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Netiquette 101: How to Be a Politician on Twitter

It might seem silly that Twitter released a 136-page manual for political figures, but a lot of them could use the help.
October 2, 2015, 3:25pm

Welcome to Netiquette 101, in which we'll be using cyber-case studies to teach you basic but valuable cyber-lessons in being a better cyber-citizen. Today, we discuss how to not totally fuck yourself over if you're a politician on Twitter.

Case Study: Earlier this week, NPR gleefully reported that Twitter offers a guide to public officials seeking elected office. Though the social media platform offers tips for musicians, members of the media, nonprofits, and faith-based organizations through its media portal, the site's guide for politicians is no mere online FAQ: It's a 136-page-long PDF.

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"The best way to earn a voter's support," the guide reads, "is no different today than it was a century ago: a simple handshake and a look in the eye. But it is hard to scale such retail politicking to the entire voting public." Make no mistake, this is a guide for older, less tech-savvy people who need help understanding basic stuff like what a tweet is and why a tic-tac-toe sign makes words turn blue.

On one hand, this guidebook is hilarious to people who use the internet a lot—it breaks something our generation innately understands into such rudimentary steps that it feels like a manual meant for, like, aliens. But many politicians really, really need some tips. Case in point:

Ed Balls

— Ed Balls (@edballs)April 28, 2011

What We Can Learn: Even if politicians choose to stay hands off and let their staffers handle the day-to-day business of tweeting—thus avoiding any Ed Balls–esque snafus—it makes total sense that a politician might want to know things like what a hashtag is, or where on the screen their profile photo might appear. Though it can seem corny to acknowledge it, social media has democratized online communications and given elected officials and other public figures a direct line to the public. Sometimes this means kids tweet "Fuck me daddy" at the Pope, but sometimes it can be used for important reasons, and politicians should understand the rudiments of the online world.

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But the manual didn't cover everything a politician should know about Twitter—there's some pretty important stuff left out.

Case Study: Once upon a time, people thought Anthony Weiner could be president someday. The New York Congressman from was young, handsome, and a fiery speaker. Then, in 2011, he became embroiled in an incredibly embarrassing scandal that started when he apparently accidentally tweeted a shot of his bulge rather than sending it by direct message. He denied everything until a second, more graphic, photo leaked, seemingly permanently derailing his political career. You would think that at the very least he'd be more discreet in the future—but a year ago, Weiner's Twitter doings were in the news again after his official account faved a picture of a comely young woman. Gawker called him out on his transgression, and then everyone close to Weiner probably smashed every electronic device near him with a hammer.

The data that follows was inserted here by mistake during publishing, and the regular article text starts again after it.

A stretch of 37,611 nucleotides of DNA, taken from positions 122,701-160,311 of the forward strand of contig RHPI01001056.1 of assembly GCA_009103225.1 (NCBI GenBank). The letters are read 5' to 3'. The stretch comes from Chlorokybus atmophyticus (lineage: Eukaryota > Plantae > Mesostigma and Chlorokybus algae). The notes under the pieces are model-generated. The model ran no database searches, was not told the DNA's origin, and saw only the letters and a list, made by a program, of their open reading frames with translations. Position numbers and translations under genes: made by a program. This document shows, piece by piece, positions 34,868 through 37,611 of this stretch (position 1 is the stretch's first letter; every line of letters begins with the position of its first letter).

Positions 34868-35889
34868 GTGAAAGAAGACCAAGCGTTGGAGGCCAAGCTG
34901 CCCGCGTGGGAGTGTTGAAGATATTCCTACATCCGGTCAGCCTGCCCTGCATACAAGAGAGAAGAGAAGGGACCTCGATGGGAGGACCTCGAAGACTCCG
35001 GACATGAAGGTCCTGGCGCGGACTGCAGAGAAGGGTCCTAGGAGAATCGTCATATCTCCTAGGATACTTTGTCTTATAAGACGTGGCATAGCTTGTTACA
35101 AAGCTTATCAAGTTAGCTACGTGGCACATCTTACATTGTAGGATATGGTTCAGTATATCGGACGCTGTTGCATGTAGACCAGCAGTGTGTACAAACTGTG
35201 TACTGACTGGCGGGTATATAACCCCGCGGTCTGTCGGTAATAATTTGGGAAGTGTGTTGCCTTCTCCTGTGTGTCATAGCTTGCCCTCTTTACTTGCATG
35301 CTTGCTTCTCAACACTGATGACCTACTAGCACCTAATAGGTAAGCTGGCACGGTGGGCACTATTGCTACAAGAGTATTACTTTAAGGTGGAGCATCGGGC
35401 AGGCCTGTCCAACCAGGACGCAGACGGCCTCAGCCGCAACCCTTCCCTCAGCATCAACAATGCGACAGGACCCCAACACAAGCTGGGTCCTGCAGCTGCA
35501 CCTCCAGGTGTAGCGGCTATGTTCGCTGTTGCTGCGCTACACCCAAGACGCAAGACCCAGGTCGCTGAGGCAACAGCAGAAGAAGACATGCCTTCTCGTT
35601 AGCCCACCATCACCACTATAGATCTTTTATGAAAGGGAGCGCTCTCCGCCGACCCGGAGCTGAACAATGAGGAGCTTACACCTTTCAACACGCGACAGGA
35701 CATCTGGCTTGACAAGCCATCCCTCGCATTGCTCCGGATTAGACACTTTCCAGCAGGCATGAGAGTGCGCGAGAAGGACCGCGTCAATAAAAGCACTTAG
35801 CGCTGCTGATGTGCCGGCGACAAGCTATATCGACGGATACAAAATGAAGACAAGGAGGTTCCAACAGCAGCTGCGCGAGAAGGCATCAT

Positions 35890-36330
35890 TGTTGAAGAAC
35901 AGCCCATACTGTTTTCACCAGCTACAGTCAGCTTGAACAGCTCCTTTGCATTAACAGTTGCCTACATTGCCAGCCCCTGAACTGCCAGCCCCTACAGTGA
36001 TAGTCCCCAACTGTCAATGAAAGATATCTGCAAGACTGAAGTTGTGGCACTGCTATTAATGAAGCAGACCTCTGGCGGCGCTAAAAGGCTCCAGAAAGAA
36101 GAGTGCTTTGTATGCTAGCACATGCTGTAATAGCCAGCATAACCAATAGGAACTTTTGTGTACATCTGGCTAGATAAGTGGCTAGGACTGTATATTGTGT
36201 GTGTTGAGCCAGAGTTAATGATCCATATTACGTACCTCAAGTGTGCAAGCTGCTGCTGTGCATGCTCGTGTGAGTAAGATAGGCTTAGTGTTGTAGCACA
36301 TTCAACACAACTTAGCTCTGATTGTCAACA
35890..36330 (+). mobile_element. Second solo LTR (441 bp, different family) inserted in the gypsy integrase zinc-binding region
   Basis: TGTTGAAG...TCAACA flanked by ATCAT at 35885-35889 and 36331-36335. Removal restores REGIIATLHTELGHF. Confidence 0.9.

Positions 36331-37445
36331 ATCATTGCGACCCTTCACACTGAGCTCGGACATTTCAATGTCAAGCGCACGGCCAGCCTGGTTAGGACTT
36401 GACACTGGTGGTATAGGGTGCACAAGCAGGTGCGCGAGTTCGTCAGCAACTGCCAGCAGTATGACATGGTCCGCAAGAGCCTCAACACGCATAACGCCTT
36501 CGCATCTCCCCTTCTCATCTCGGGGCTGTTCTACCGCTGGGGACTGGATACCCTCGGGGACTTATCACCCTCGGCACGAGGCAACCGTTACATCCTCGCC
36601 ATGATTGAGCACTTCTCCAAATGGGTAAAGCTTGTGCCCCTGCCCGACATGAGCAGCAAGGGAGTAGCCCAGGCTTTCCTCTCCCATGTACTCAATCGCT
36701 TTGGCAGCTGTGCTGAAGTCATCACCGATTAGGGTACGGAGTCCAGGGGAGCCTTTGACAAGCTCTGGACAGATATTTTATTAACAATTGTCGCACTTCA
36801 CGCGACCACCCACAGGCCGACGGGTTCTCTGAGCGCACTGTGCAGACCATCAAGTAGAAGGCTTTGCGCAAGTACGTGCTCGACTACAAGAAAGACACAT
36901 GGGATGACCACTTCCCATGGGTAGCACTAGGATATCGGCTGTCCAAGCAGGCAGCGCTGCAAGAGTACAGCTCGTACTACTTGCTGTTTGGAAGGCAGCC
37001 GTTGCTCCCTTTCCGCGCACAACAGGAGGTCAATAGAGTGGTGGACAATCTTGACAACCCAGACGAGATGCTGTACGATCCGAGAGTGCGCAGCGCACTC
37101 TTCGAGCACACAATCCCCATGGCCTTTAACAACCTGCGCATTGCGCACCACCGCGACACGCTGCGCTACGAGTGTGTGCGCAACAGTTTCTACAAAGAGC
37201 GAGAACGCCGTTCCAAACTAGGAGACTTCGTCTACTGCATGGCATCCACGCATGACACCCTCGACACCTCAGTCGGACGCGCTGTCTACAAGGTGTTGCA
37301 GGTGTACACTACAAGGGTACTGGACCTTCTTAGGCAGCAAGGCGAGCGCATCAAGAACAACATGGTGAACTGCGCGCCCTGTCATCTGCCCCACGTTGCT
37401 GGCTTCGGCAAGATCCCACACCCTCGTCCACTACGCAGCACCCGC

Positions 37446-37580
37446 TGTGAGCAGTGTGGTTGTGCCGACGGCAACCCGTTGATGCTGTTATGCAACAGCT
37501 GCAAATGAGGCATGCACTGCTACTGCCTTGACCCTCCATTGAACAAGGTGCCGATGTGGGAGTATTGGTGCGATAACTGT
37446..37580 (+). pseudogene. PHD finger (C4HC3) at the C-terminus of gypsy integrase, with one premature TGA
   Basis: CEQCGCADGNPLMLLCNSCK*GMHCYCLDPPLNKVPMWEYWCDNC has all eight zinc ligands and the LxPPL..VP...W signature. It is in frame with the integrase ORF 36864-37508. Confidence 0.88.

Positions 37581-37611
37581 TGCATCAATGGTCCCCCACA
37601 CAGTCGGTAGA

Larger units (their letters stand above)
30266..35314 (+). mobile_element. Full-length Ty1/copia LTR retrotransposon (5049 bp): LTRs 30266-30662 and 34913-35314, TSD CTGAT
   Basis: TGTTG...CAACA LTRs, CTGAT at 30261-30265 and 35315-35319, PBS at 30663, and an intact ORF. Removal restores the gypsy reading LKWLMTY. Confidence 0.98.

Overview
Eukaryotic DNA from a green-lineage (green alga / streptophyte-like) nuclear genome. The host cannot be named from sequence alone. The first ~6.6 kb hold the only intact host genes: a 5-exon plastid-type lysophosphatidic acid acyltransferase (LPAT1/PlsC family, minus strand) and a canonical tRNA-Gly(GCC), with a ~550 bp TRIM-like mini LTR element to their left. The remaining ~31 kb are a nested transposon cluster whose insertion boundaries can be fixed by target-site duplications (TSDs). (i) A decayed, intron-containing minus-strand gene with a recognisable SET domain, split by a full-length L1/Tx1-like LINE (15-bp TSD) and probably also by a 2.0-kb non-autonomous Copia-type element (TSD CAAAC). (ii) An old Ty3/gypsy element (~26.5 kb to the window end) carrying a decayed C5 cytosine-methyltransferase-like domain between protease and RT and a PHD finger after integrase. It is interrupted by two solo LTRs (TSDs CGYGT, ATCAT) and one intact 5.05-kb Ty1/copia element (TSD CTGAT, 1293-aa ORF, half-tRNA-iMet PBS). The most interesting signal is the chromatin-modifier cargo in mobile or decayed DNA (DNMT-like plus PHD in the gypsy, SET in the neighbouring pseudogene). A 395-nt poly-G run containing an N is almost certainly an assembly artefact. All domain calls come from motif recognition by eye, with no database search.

What We Can Learn: Everything—literally everything, from the people you follow to the tweets you favorite to the accounts you have in specific follow lists—on Twitter is public by default. If you're a public figure and someone decides to make you look like an ass by using the internet paper trail that you've created for yourself, then it's your own damn fault.

How does your student loan debt make you feel? Tell us in 3 emojis or less.

— Hillary Clinton (@HillaryClinton)August 12, 2015

Case Study: There's no way of getting around it: This is an incredibly bad tweet. In addition to inadvertently trivializing what is an extremely serious issue for millions of young people, the whole thing had an air of Steve Buscemi on 30 Rock trying to trick teenagers into thinking he's one of them.

What We Can Learn: As tempting as it might be to try to buddy up to the youth by using emoji, saying your financial bailout plan makes you "the plug," or that your foreign policy is as good as "shower time, Adderall, a glass of whiskey, and Diesel jeans," young people on Twitter do not want a cool friend. They are not retweeting Toronto City Councilman Norm Kelly (a.k.a. @norm) because they have suddenly decided he is awesome. They are retweeting him because the anachronism of an old man tweeting about man buns and pretending to like Drake is funny. Politicians deal with serious stuff, and it's OK for them to be serious rather than hip, jokey, and ironic. Even if it gets attention in the short term, in the long term stuff like this can only make you look like a fool.

Follow Drew on Twitter.